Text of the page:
There is, more or less, non-stop action, and the pretexts for said action scenes are almost as great as the action scenes themselves. Guitar wails on the soundtrack accompany most of what we see. Many of McClung’s ingenious fighting moves have to be seen to be believed. Somewhere in the midst of all this absurdity appears Jim Mitchum, who boasts a series of fascinating shirts. He plays a Vietnam vet/strip club bartender who is buddies with Lambert. He was probably happy to be there. 

Interestingly, the first company logo we see before the movie begins is not PM or AIP, or something else, but none other than Pan Am Airlines. Of all the potential projects that Pan Am could have put its corporate muscle behind, why did they choose Stickfighter? And couldn’t they have given it a bigger budget? But the ultimate question remains: Did Stickfighter ever play as the in-flight movie on any Pan Am flights? Of course, Pan Am doesn’t exist anymore. Sure, you could blame Stickfighter, but I’d rather have Stickfighter.

Featuring quick cameos from Nils Allen Stewart and Arsenio “Sonny” Trinidad, we believe Stickfighter is nothing less than an underground classic. If you want to laugh and have a great time while suspended in a state of stupendousness, for the love of all that is good we’re begging you to watch STICKFIGHTER!

Comeuppance Review by: Ty and Brett


Militia (2000)

Militia (2000)- * * *

Directed by: Jim Wynorski

Starring: Dean Cain, Jennifer Beals, Fredrick Forrest, Jeff Kober, Michael Cavanough, Brett Butler, and Stacy Keach

"Action? I love action movies!” – Col. Jim Donaman

Ethan Carter (Cain) is an ATF agent with an attitude. During a raid on the compound of the so-called MILITIA group Brotherhood of Liberty, Carter manages to shoot and wound its leader, William Fain (Forrest). Fain ends up going to prison, and most of the compound, including the majority of its inhabitants, are torched. Years later, Carter is chosen to go on a very special mission. He must go undercover as a member of Brotherhood of Liberty, and to accompany him, none other than Fain gets a get out of jail free card. The two unlikely allies have to find some missing anthrax because some baddies are going to attach it to a missile and launch it. Carter doesn’t want to work with ATF newbie Julie Sanders (Beals), but it’s going to take all they’ve got to stop arch-baddie George Armstrong Montgomery (Keach)…or is there a wider conspiracy afoot?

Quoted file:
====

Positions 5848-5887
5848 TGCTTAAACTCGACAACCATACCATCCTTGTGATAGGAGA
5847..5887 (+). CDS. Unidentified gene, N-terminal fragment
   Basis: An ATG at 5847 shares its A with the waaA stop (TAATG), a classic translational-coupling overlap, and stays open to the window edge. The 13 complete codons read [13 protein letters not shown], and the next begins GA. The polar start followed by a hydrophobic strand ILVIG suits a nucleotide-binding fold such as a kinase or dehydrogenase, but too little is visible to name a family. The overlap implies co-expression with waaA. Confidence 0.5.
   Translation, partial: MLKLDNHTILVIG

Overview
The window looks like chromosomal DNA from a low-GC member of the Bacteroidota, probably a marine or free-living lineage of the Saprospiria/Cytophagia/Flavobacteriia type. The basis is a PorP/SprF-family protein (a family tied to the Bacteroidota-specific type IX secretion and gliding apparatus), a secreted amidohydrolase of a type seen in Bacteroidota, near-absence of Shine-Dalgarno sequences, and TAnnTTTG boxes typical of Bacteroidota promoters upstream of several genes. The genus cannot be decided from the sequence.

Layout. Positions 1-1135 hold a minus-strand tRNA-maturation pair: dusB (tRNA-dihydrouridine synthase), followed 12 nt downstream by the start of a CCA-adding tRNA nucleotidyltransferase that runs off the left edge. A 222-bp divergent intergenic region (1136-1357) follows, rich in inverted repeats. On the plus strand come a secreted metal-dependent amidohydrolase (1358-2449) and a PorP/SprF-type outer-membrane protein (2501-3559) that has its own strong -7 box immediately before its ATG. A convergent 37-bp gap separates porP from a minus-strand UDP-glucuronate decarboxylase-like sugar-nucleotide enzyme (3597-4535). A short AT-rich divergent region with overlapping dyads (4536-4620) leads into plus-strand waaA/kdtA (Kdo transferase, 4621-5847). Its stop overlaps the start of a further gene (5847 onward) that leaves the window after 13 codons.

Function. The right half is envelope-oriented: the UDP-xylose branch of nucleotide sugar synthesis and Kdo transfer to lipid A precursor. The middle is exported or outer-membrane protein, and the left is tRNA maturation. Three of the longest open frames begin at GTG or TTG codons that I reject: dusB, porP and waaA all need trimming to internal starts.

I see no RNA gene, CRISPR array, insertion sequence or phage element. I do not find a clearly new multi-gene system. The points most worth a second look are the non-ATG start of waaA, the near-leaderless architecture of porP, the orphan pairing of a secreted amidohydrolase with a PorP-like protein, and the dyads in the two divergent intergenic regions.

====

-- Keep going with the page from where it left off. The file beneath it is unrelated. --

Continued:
Militia was a pleasant surprise. Maybe it’s because we were expecting the worst when we went in, but we thought it was entertaining and likely the best Wynorski movie we’ve reviewed to date. Now, that’s not to say a lot of the elements he consistently uses aren’t here, including recycled footage from Rambo: First Blood Part II (1985), American Ninja 2 (1987), Delta Force 2 (1990), and Terminator 2 (1991). Hell, why didn’t he just call the movie Militia 2? But the dialogue is pretty snappy, the pace is quick, and it’s somewhat fun to play “spot the footage”. It’s interpolated into the movie better at some times than at others, but Militia still has other strong points to boast…